Diversity Research Lab 2 offers new opportunities for researchers

Diversity Research Lab 2 offers new opportunities for researchers

Dr. Elizabeth Johnston and Dr. Ruzanna Topchyan are leaders for Diversity research lab 2 where new research opportunities are available for faculty or alumni who are interested in working on a collaborative research team.  The research designs are listed below.  Please contact Elizabeth or Ruzanna by email if you are interested in one of the topics.  Preference will be given to faculty working to achieve goals in the academic review process.

Dr. Mansureh Kebritchi and Dr. Elizabeth Johnston were the leaders of the first Diversity research lab established to support collaborative teams of faculty researchers in late 2015.  Six of the eight diversity lab teams had published articles by mid 2017.  A seventh article is still in review and the eighth team is still working. 

Study One (quantitative) Leader: Dr. Ruzanna Topchyan.

Title: Comparison of perceptions about organizational citizenship in full time and substitute teachers in K-12. 

Background: K-12 education uses substitute teachers, who cover full time teachers in cases they are absent from work due to personal or other reasons.  Some districts hire substitute teachers as part time employees and others (especially large districts) can hire them as full time employees. Whatever their status, substitute teachers are in the classroom when the primary teacher is absent which means that they may or may not be in the same classroom on two consecutive days.  Also, substitute teachers seem to be provided with a lesson plan to follow, which one hand makes it easy to get into the classroom any time with a roadmap, and on the other hand creates the challenge of teaching not being able to base their judgment about student learning on a previously taught class.  In other words, being invited to serve different schools and classrooms needs based, they do not seem to have too strong of an affiliation with many which is assumed to impact their feeling of organizational citizenship, which in its turn might affect their classroom performance.  However, it is also assumed that teachers might also differ in their perceptions of organizational citizenship due to their gender and length of teaching experience.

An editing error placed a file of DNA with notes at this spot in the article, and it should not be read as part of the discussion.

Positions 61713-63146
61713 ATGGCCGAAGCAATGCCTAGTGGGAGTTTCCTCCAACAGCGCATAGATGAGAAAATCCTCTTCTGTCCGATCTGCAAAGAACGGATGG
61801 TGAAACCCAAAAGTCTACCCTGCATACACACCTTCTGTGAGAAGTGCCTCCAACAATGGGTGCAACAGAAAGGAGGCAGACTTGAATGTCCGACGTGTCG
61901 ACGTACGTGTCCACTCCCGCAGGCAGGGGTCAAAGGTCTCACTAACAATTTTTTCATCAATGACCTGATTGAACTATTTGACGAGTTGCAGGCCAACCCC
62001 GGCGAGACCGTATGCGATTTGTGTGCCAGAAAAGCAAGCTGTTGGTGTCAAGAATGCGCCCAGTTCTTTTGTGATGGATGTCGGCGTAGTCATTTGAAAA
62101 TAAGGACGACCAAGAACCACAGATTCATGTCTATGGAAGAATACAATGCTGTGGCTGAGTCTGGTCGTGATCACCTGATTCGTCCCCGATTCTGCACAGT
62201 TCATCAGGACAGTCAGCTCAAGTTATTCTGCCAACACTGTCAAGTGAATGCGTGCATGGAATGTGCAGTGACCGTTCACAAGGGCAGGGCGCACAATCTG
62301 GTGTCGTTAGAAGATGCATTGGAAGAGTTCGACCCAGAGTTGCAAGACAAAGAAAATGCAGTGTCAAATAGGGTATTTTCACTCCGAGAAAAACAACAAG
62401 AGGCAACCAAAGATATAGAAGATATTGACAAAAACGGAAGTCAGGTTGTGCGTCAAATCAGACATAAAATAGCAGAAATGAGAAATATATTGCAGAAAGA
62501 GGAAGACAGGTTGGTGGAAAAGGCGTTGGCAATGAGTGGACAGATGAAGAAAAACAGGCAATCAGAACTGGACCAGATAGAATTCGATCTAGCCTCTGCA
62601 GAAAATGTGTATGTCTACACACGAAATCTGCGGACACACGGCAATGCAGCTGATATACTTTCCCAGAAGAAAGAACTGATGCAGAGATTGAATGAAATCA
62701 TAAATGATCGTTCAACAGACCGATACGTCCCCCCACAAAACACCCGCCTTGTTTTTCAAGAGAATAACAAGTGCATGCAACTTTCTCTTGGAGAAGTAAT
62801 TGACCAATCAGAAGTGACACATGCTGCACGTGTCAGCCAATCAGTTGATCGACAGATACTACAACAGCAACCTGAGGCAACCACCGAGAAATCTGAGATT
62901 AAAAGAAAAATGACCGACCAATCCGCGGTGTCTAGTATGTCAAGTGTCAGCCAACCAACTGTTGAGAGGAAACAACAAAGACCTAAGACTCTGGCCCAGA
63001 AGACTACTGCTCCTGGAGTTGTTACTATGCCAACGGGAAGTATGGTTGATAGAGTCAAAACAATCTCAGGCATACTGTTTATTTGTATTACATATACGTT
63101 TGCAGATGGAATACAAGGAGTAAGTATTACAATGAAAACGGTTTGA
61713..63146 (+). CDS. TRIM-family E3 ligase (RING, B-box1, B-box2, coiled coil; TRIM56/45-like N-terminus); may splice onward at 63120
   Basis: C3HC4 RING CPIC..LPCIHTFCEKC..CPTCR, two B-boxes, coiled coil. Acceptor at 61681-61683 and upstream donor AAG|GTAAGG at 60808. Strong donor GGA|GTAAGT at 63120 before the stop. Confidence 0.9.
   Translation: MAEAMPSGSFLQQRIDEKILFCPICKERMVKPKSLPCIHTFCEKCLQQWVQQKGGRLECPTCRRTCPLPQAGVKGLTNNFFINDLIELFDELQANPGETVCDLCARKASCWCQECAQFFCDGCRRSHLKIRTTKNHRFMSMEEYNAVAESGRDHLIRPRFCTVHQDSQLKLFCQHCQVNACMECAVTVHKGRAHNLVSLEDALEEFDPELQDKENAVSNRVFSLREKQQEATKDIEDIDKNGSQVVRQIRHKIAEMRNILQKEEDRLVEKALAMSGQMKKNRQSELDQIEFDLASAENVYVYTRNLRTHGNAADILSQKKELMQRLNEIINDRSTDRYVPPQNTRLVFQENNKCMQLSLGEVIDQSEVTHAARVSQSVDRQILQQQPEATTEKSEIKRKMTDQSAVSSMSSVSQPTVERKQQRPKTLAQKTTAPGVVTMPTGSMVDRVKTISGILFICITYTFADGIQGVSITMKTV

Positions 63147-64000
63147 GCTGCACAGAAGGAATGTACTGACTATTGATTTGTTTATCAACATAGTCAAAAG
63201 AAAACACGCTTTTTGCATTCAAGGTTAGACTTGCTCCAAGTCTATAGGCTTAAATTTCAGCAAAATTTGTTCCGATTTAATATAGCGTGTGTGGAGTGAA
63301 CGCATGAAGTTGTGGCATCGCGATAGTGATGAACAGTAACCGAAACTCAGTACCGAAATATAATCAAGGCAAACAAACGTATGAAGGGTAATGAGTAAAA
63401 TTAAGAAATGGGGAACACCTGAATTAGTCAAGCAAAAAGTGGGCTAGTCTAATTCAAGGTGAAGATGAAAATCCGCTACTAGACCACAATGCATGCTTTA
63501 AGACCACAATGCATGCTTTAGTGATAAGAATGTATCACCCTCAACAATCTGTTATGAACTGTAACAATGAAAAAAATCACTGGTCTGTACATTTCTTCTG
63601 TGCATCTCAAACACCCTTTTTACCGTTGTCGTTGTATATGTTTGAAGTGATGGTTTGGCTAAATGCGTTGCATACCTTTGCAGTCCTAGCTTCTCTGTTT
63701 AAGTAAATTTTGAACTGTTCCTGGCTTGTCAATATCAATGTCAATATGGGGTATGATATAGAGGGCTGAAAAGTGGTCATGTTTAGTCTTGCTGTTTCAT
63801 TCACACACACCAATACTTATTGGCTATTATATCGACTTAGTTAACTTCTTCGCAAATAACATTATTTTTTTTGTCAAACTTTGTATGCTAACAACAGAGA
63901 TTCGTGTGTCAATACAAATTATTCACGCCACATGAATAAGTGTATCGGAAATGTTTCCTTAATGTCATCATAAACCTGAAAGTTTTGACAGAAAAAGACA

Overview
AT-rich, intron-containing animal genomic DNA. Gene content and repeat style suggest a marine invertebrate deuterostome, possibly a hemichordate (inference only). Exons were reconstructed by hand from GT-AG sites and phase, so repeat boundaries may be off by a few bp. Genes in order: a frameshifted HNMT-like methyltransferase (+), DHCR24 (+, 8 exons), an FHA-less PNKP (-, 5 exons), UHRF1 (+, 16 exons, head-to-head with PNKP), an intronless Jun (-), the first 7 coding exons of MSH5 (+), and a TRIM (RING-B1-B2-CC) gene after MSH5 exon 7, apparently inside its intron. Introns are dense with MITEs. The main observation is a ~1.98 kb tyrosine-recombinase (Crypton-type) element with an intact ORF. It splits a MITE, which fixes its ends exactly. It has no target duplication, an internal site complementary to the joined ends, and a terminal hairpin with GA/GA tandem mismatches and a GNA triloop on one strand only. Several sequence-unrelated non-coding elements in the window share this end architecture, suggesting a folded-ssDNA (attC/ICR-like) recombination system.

Study Purpose: The purpose of this study is to identify if the perceptions of organizational citizenship are the same in full-time and substitute teachers. 

Research Question: Do K-12 full time and substitute teachers have similar perceptions about organizational citizenship? 

Theoretical Framework: The theory of work adjustment (Dawis, England, and Lofquist,  1984)

Research Design: This study is designed as a causal-comparative study. 

Variables in the Study: Predictor – Employment status; Outcome – Organizational Citizenship; Moderators – Gender, and Length of Employment. 

Data Collection:  Data will be collected using outside private data Collection Company. Initial information is being obtained. 

Analysis:  Factorial ANOVA

 

Study Two (quantitative) Leader: Dr. Ruzanna Topchyan.

Title:  Do task type and teacher immediacy associate with doctoral students’ perception of research course effectiveness in distance education? 

Background:  Research courses are designed to equip students with the necessary skills to successfully proceed in through the doctoral process.  However, there is actual and anecdotal evidence that not all research courses succeed in helping students developed the required research skills.  In their course evaluations, some students provide feedback that they appreciate faculty support because they did not seem to find this support in many courses, or they appreciate the fact that the tasks are explained in detail because it does not seem to be easy to understand what their actual requirements are.   This brings to the thought that task type and task design and teacher immediacy might be areas to explore to better understand how they relate to students’ perceptions of course effectiveness. 

Research Question: Do task type and teacher immediacy associate with doctoral students’ perception of research course effectiveness in distance education? 

Theoretical Framework:  Social Presence Theory (Gunnawrdena, 1995); Task classification theory (McGrath & Hollingshead, 1993)

Research Design: Predictive Correlational 

Variables in the Study: Predictors – (a) Task type, (b) Teacher immediacy; Outcome – Perception of course effectiveness. 

Data Collection:  Data will be collected with UoP students

Analysis: Multiple Regression Analysis

 

Study Three (quantitative) Leader: Dr. Ruzanna Topchyan.

Title: Inputs-Processes-Outputs view on doctoral program 

Background:  Graduate students progress through the doctoral program with different paces.  While some students move forward in a more structured way with perfect time management, some others take and retake courses and design research proposals that fail to meet the expected quality that does not allow them pass the quality review which places them back into the classroom.  The truth is that while students may differ in their perceptions about the doctoral program, inputs (i.e. learning autonomy, e-learning competencies) and processes (i.e. instructional and mentoring practices, interaction with social and learning community) can affect doctoral program outcomes (e.g. student reaction to program, students’ self-efficacy and intention to continue in the program).